A Brief History Of Locks

From the earliest days humanity walked the earth, we’ve wanted to keep things safe. What started as hiding our belongings in caves and guarding them with snarls and clubs turned into tying elaborate knots around crates, and then finally using locks and keys. But how did we develop such an intricate system to keep things safe? What was our journey to creating the lock, and when did we first think of it?

The Very First Lock

The earliest version of a lock that’s been discovered was found in the ruins of Nineveh, the capital of ancient Assyria.  It was very rough, but it was the basis for the Egyptian wooden pin lock. This rudimentary lock consisted of a bolt, door fixture or attachment, and key. When the key was inserted, pins within the fixture were lifted out of drilled holes within the bolt, allowing it to move. When the key was removed, the pins fell part-way into the bolt, preventing movement and keeping it closed.

The Birth Of Mechanical Locks

Now if you want to look at mechanical locks, we need to go back about 6 thousands years to Ancient Egypt. Yes, it really was that long ago! That’s where the first locksmiths created a simple but effective pin tumbler lock, made entirely from wood using the example of those Assyrian locks. It was made of wooden posts that were affixed to the door and a horizontal bolt that slid into the post. The bolt had a set of openings that were filled with pins and used specially designed large, heavy wooden keys with pegs matched up with the holes and pins in the lock. These keys looked a bit like modern toothbrushes, and when put into the opening and lifted would allow the security bolt to be moved. Lock designs similar to these were also found in Ancient Greece, which is where the next lock innovation began

Rome Built Locks

The Romans were known for being pioneers, changing the course of history in all sorts of ways. One of those was their approach to security. Building on the Greek designs for locks, the Romans were the first to introduce metal to the construction of locks, making them stronger and better able to protect valuables. They also decided that Greek locks were too big and heavy, and so they made them and their keys smaller and easier to keep close by. In fact, many Romans wore their keys as jewellery as a sign of their wealth. As inventors kept tinkering, they were able to develop wards, which made sure that only the correct key with the correct shape of projections can push the matching pins, before the lock could rotate the throw the bolt.

For a very long time, that’s where locks stayed.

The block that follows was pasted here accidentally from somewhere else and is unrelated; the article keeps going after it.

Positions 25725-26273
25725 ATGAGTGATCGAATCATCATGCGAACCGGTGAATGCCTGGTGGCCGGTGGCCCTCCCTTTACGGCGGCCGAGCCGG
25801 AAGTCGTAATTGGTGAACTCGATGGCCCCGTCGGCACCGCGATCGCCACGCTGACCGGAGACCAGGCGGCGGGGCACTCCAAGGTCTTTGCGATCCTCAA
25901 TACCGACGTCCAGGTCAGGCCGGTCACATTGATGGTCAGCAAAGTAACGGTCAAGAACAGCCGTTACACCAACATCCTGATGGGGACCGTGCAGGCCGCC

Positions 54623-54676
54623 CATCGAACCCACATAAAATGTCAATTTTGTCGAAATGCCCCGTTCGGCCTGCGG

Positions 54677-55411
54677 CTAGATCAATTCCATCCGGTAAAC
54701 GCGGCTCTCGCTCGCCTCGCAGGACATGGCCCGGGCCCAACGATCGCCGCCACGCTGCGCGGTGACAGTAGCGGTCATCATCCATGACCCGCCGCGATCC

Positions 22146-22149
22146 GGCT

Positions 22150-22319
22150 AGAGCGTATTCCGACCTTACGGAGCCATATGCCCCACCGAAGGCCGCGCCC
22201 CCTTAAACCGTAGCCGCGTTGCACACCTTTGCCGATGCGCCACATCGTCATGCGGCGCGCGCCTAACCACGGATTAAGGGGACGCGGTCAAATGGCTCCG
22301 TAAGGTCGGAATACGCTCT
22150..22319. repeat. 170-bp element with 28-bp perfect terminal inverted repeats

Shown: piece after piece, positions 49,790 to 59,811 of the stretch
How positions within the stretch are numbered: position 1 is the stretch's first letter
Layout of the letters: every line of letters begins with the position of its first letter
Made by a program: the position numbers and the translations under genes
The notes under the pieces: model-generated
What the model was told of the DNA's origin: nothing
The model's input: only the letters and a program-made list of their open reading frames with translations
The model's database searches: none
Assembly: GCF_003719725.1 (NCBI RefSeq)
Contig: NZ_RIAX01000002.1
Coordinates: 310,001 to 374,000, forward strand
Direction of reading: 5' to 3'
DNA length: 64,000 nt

Twice As Good

It wasn’t until 1788 that the next major advancement in locksmithing came about, this time from just one man – Robert Barron. Robert, with the help of the many technological advancements that had been made in the centuries since the Romans, was able to create the first ever double-acting tumbler level lock. This system worked because it required the lever to be lifted to a certain height by having a slot cut into the lever. This meant that if you lifted the lever too far, or not far enough, the result was the same – a locked door. This basic idea is what many locks today are still based on. In 1784 a mechanic called Joseph Bramah improved this lock even further, designing a lock that was so secure it remained unpickable for 67 years.

Chubb Changes It All

Fast forward to 1818, and Jerimiah Chubb walked onto the scene with his new invention, the Chubb detector lock. His new kind of lock was a lever lock containing a re-locker, which would jam up the lock if someone unauthorised tried to gain access. The only way to gain access to one of his locks was to insert the original key. We’re willing to bet you will be able to find a Chubb lock or two still in your home today!

The Competition

The last really memorable development in locking technology came at the hands of Linus Yale, who would go on to found Yale locks with his son. In 1848, he developed the first pin tumbler lock. These locks use pins of different lengths to stop the lock opening unless the correct key is used. A few years later his son built on this design, inventing and patenting a smaller, flat key with serrated edges to go with the varying pin lengths within the lock, making each lock even more unique.

Today every lock in your home is the result of all that history. Those inventors built the foundation of the security industry, and thanks to them we know how to keep you and your belongings safe. And because we know all of that, the team at My Locks can help you with any lock problem you may encounter! So if you find yourself locked out in your socks, or you just have a question about locks, you know exactly who to call.